Amnesty International report reveals sharp execution increase in Iran and Saudi Arabia
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Amnesty International report reveals sharp execution increase in Iran and Saudi Arabia

Amnesty International Tuesday released its annual Report on Death Sentences and Executions which noted a sharp increase in executions in Iran and Saudi Arabia while describing global use of the death penalty between January and December 2021. 

The report reflects that there was a rise in executions and death sentences in 2021 after Covid-19 restrictions were loosened. From 2020 to 2021, there have been approximately 579 executions carried out in 18 countries, a 20% rise in the total death sentences recorded in 2020. Out of 579, 314 individuals were executed in Iran because of an increase in drug trafficking. Saudi Arabia also increased its number of executions last year, an increase that preceded a day in 2022 with 81 individual executions. In 2022 alone, Saudi Arabia has carried out 92 executions so far.

The report highlights the halted executions of two Bahraini Shi’a men, Jaafar Sultan and Sadeq Thamer, in Saudi Arabia. They both were arrested in 2015 and were held incommunicado in solitary confinement for three and half months. They were only able to contact their families after 115 days provided that they did not discuss their confinement conditions. After a “grossly unfair” trial, Saudi Arabia’s Specialized Criminal Court sentenced them to death in 2021 on the charges of smuggling explosive materials in Saudi Arabia and involvement in anti-government protests in Bahrain. Their executions are awaiting the King of Saudi Arabia’s ratification. The report reflects that throughout their pre-trial detention, they were not provided with any access to legal representation and were tortured to provide confessions.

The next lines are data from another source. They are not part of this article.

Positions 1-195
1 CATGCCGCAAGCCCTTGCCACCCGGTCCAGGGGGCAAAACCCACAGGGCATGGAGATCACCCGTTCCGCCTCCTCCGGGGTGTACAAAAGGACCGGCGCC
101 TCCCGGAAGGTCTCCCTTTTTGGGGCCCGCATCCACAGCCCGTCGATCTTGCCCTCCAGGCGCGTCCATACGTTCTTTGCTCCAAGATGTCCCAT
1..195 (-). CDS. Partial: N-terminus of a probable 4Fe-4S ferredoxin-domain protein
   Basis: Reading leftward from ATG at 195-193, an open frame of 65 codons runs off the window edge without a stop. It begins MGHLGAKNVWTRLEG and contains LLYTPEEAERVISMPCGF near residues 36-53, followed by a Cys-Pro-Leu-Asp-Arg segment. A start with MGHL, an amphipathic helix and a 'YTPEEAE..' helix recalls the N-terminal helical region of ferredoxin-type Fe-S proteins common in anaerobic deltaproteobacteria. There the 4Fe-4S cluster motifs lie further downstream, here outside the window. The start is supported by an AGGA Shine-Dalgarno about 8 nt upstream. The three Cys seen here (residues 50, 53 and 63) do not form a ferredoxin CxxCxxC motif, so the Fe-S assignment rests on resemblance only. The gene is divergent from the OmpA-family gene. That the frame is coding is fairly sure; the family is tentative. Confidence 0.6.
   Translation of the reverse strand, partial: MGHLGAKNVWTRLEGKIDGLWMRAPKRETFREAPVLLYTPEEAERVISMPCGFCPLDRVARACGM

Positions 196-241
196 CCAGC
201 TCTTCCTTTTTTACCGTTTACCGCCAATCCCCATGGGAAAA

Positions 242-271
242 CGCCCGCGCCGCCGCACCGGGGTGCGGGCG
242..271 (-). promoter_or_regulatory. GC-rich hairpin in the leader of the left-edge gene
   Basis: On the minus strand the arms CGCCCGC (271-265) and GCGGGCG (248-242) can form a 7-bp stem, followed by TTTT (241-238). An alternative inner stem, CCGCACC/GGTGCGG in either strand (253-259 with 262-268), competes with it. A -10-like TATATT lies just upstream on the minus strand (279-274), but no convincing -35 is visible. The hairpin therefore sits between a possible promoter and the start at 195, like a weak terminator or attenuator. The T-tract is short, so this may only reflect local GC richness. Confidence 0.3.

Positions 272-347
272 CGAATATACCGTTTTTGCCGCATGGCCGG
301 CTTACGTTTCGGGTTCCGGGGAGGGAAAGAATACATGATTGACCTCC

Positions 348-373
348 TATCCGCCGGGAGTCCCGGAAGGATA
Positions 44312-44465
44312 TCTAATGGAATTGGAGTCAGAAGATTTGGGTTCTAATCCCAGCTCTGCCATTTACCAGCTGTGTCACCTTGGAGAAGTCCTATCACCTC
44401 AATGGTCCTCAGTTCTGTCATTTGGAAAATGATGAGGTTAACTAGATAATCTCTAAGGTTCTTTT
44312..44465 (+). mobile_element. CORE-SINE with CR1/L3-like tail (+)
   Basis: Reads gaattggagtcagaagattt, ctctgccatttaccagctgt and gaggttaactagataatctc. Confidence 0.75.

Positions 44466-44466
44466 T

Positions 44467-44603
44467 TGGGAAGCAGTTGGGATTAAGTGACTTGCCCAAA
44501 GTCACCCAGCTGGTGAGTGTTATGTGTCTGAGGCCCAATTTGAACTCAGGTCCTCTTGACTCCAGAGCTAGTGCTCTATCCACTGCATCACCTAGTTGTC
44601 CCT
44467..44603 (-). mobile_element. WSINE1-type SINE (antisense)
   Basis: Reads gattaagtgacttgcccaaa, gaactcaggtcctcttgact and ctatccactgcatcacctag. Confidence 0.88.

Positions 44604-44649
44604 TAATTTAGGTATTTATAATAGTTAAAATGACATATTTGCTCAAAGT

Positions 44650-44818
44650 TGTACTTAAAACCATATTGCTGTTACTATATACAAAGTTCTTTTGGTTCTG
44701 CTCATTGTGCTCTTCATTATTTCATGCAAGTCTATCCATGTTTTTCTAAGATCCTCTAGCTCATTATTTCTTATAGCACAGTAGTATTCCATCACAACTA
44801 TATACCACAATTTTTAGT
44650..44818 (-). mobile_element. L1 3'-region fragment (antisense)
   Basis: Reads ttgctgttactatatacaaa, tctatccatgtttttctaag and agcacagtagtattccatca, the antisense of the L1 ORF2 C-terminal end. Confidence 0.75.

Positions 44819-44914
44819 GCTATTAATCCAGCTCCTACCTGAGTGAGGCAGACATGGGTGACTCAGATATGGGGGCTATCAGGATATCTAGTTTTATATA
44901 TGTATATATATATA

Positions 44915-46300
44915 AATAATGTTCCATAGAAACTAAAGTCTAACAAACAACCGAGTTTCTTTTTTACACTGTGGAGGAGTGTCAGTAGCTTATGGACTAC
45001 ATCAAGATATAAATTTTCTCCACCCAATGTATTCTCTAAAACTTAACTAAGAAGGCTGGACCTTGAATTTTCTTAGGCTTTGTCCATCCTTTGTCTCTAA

Agnès Callamard, Amnesty International’s Secretary-General criticized the state sanctions executions in Iran and Saudi Arabia:

After the drop in their execution totals in 2020, Iran and Saudi Arabia once again ramped up their use of the death penalty last year, including by shamelessly violating prohibitions put in place under international human rights law. Their appetite for putting the executioner to work has also shown no sign of abating in the early months of 2022. 

The report further highlighted the use of the death penalty as a mechanism for state repression against minorities and protestors. In Myanmar, the authority to adjudicate civilian cases was transferred to military tribunals, which adjudicated proceedings without the right to appeal. Approximately 90 individuals were sentenced to death, mostly journalists and protestors. In Egypt authorities retained torture and mass executions as a result of trials before Emergency State Security Courts, which Amnesty International deems unfair. In Iran authorities employed death sentences against ethnic minorities on broad charges including ‘enmity against god’. In approximately 19% of the executions, 61 individuals belonged to the Baluchi ethnic minority.

The report also discusses how execution and death sentences, public executions, unfair trials, and confessions taken under torture violated the International Law.